The Sistine Chapel, named after its commissioner, Pope Sixtus IV, has stood has an artistic marvel since 1475. In 1481, the Pope called upon the “Florentine painters”, Sandro Botticelli, Cosimo Rosselli, Domenico Ghirlandaio and the Perugian Pietro Perugino. He instructed the men to decorate the walls with frescoes – a rapid method of painting done with watercolor onto a canvas such as a ceiling or wall.
Taking only 11 months, the project was completed by May 1482. Pope Sixtus IV had hoped for the Chapel to serve as his own chapel and the designated site for papal elections, and his dreams came true; to this day, the Sistine Chapel is being used for what it was meant to all along.
Originally, the Sistine ceiling was painted by Piero Matteo d’Amelia in which he painted a star-spangled sky. However, in 1508, Pope Julius II della Rovere called upon the world-famous Michelangelo to paint over the star-spangled ceiling.
Surprisingly, Michelangelo was not happy when Pope Julius II ordered him to paint the ceiling of the Sistine Chapel. Michelangelo was occupied with another project of the Pope’s and was scornful to the idea of changing himself into a fresco artist for the Chapel. Nevertheless, the Sistine Chapel ceiling ended up being one of Michelangelo’s most famous and well-respected pieces of work during his life.
The Pope originally asked Michelangelo to start the project off by painting the Twelve Apostles and a few ornamental decorations. However, as he began his work, Michelangelo’s artistic mind blossomed with grander, and more creative, ideas that would soon become complex designs and over 300 figures. He worked on the Sistine ceiling from 1508 to October 31st, 1512. Throughout the span, the Pope provided the artist with intense pressures and unsatisfying scaffolding conditions. The result: Michelangelo’s loss of eyesight. If that isn’t the worst turn of unfortunate events, I don’t know what is.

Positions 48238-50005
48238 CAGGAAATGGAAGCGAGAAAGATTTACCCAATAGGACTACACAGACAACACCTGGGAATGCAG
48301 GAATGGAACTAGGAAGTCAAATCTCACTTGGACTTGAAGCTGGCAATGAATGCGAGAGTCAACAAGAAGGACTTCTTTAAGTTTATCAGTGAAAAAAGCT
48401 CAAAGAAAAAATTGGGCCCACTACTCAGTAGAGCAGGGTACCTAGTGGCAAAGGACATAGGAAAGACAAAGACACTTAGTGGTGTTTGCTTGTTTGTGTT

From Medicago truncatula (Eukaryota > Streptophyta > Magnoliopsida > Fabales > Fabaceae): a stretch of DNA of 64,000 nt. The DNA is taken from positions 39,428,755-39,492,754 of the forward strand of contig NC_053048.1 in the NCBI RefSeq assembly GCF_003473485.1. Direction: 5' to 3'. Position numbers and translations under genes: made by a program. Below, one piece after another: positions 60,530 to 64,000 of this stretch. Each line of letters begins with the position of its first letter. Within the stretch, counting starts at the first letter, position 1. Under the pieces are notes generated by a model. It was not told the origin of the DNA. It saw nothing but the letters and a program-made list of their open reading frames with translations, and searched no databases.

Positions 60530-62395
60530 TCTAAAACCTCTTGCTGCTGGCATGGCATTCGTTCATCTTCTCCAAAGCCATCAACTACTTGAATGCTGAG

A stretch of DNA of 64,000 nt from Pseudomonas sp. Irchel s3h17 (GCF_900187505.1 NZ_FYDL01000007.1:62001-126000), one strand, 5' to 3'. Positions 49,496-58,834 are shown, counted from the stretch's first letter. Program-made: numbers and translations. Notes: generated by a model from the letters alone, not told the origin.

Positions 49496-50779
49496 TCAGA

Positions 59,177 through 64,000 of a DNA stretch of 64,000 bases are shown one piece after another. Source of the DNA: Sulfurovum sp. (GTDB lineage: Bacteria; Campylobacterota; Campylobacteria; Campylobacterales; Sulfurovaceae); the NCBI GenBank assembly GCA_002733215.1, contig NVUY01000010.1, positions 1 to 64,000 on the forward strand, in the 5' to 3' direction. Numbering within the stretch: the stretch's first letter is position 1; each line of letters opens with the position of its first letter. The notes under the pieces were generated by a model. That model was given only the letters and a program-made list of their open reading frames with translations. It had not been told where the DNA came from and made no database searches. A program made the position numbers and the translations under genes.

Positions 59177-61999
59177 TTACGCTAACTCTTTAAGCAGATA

Just when he had thought he escaped the torturous conditions of working in the Sistine Chapel, Pope Clement VII called him back in 1535. This time, Michelangelo was asked to paint The Last Judgement onto the altar wall. Unfortunately, Pope Clement died a year after he had asked Michelangelo to paint the piece, so Pope Paul III Farnese, the successor, instructed that he finish the painting quickly. Regardless of the pressures to rush through, the work holds marvels of time through it all.
Artwork to See at the Sistine Chapel
The actual Sistine Chapel itself, from the outside, stands as an ordinary, sand-textured building. It is built at 40.93 meters long by 13.41 meters wide which are replica dimensions of the Temple of Solomon in the Old Testament.
Once inside, visitors should notice the left and right walls that are covered in wall frescoes. Painted, is a fresco cycle that includes scenes from the Old Testament on the left wall and corresponding scenes from the New Testament on the right wall. This is a common theme throughout the history of church art, but Pope Sixtus IV meant a deeper meaning throughout his Chapel. He wanted the art to portray the, “legitimacy of his papal authority”. Basically, he just wanted everyone to know how powerful, and cool, he was.
Pope Portraits at Sistine Chapel
In the beginning, there were 28 painted popes, in which history says, died as martyrs. But, four of those have been painted over by Michelangelo’s, The Last Judgement. Interestingly, the popes are not painted in chronological order, instead, the pattern they are painted in a zigzag pattern from the north to the south wall. The popes are painted above the biblical scenes which is said to also emphasize the “ancestral line of the popes’ God-given authority”.
The Sistine ceiling, painted by Michelangelo, is made up of nine sections in which the nine stories of Genesis are illustrated. The stories start from the Creation story to the Drunkenness of Noah and begin from the altar wall and travel all the way to the entrance. Not surprisingly, the paintings of nude males on the ceiling were extremely controversial during this time.